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Dangers of jugaad

Why Modi is popular

What is the old idea of India? It is the one bequeathed us by Nehruvian socialism whereby we have created India as she is today.

This time the choice increasingly appears to be between the past and the future, between an old idea of India and a new one. This time the choice increasingly appears to be between the past and the future, between an old idea of India and a new one.

The closer the election, the clearer it becomes that this is the most important general election since 1977. In that distant year, Indian voters were offered a choice between a dictator and her son on one side and a raggedy, disparate caboodle of crusaders for democracy on the other. They chose the caboodle mostly because they had learned the hard way what losing democracy meant. This time the choice increasingly appears to be between the past and the future, between an old idea of India and a new one. Those selling the old idea, in their different ways, are the Congress, the Aam Aadmi Party and the ‘secular socialists’ who banded together last week as a third front.

What is the old idea of India? It is the one bequeathed us by Nehruvian socialism whereby we have created India as she is today. A land in which a vast infrastructure of politicians, officials, clerks and peons govern badly an angry and restless populace that no longer understands why basic needs are so hard to meet. A land in which young people demand to know why the sons of officials and politicians live like billionaires while they hunt desperately for jobs in a market that in the past 10 years has dried up. So crony capitalism is a favourite catchphrase with the AAP lot, without them noticing that this is always a creation of the state. In the eyes of AAP, it is corporate India that is to blame.

What is most depressing is that if you talk to leaders of the parties in the old India club, the solutions they offer are no different to the ones we have already tried. In their campaign speeches, they talk of secularism and socialism, poverty alleviation schemes and empowering women. On corruption, the Lokpal is a ‘new’ idea that has been around for 40 years. They know that they offer nothing new, so they throw in dark references to the man they most fear and loathe. Narendra Modi.

The reason why they fear and loathe him is because his popularity, according to recent polls, has increased dramatically despite repeated attempts by the old India club to remind voters that he is a ‘maut ka saudagar’. A merchant of death as Sonia Gandhi famously called him. What they seem not to have noticed is that his popularity has increased because he has succeeded in selling voters a new dream of India. In a sales pitch to businessmen in Delhi last Thursday, he offered a detailed account of what his priorities will be if he becomes prime minister.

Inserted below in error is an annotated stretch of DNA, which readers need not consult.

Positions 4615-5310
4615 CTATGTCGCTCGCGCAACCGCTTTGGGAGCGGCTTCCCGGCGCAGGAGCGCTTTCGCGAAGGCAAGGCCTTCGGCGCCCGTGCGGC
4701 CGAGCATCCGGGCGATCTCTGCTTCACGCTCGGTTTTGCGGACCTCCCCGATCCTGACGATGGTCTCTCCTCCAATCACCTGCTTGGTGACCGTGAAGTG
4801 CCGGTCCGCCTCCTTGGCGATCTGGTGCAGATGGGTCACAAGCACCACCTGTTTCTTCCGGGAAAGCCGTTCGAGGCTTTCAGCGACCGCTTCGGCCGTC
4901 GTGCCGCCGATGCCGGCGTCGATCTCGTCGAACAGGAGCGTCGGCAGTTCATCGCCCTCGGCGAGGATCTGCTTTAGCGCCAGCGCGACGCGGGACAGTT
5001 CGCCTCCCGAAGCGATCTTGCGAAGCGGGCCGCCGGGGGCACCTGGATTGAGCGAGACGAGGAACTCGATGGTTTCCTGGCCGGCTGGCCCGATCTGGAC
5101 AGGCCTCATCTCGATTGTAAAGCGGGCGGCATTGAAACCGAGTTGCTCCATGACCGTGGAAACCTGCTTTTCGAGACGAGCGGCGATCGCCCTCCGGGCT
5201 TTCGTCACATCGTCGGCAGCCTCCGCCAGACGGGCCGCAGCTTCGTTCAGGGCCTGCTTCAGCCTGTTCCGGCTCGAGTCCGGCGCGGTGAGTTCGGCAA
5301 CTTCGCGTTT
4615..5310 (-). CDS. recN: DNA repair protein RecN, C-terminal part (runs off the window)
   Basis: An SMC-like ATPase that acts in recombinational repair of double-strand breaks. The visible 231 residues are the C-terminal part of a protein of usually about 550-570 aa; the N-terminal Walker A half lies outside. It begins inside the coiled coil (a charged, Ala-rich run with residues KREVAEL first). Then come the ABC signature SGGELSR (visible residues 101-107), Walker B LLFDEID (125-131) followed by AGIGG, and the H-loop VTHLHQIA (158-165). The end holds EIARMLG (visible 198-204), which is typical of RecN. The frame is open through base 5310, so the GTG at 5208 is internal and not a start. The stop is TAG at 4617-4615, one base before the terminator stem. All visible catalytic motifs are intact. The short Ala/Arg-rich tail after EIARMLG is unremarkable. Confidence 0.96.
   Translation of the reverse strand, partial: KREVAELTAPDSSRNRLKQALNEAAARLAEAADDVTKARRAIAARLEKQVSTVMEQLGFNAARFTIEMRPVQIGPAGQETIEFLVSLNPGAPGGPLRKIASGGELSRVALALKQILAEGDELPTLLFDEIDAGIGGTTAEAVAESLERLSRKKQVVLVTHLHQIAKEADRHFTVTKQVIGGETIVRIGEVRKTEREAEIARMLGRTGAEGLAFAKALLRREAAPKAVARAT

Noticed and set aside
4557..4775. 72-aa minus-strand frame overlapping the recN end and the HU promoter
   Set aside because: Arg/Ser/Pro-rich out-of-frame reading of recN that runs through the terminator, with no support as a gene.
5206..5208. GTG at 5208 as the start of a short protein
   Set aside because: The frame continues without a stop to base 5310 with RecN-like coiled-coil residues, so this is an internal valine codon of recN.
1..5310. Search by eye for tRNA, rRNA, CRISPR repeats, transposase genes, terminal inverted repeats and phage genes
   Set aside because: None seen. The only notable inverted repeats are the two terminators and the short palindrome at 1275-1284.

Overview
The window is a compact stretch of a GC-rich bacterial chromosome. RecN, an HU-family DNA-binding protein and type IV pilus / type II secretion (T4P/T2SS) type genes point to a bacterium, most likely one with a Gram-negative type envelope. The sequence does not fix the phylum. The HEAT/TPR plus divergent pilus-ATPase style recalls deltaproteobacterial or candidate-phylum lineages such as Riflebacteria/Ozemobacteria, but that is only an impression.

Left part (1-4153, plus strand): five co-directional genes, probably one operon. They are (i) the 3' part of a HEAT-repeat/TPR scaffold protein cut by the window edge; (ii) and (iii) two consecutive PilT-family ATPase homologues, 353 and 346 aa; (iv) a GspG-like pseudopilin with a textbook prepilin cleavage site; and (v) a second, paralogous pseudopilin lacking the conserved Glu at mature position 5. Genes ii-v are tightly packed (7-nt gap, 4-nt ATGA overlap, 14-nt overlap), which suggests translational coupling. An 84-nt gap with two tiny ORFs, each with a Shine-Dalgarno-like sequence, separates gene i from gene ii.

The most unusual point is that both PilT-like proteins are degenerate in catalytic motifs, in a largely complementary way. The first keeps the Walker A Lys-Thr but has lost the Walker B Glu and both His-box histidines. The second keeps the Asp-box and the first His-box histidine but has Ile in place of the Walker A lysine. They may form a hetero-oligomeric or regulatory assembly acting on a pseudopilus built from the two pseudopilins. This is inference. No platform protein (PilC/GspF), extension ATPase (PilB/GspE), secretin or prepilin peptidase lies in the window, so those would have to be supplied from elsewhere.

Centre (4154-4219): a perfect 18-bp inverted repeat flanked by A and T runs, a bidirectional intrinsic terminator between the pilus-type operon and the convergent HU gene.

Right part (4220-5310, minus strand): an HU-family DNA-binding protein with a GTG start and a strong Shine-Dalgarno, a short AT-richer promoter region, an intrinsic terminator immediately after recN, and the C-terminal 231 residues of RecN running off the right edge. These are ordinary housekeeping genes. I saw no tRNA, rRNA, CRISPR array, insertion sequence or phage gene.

After making it clear that he believed that India’s strengths were “democracy, demography and demand” and its weaknesses were serious deficits of governance, trust, morality and hope, Modi made the case for what he thinks can be done. He said nothing could improve without “good governance”. He did not say in so many words that by this he meant massive administrative reforms, but used anecdotes from Gujarat to make this point.

Then he talked of needing to improve “the quality of life” for the average Indian. It was vital to make India a country in which young people could live with hope and dignity, he said, and for this they needed jobs and the amenities that remain mostly unavailable to rural Indians. Electricity, clean water and a standard of living that could be described as a standard of living. He said, “We need in rural India to keep the soul of the villages but provide people with the utilities and services available in urban centres.” He reiterated that he saw urbanisation not as a problem but as an opportunity.

What touched my own cynical soul to its core was his suggestion, when talking of healthcare, that we pledge to make India clean and sanitary by the 150th anniversary of Gandhiji’s birthday. This was the best tribute that could be paid Gandhiji, Modi said, because he had worked so hard to convince Indians of the importance of sanitation and hygiene. In modern terms, Modi emphasised, the benefit would be a huge reduction in India’s healthcare bills, because it would shift the emphasis to prevention from cure.

He talked of many other things and in talking of them made it sound as if there was no reason at all why they could not be done. Listen to the whole speech on YouTube and you may discover the real reason why Modi leads the race to become India’s next prime minister. He offers hope in a time of deep despair and he offers a dream of prosperity at the end of a decade when the Indian economy has sunk to its lowest ebb in recent memory. The old India club offers only ‘poverty alleviation’ to people sick to death of poverty.

Follow Tavleen Singh on Twitter @ tavleen_singh

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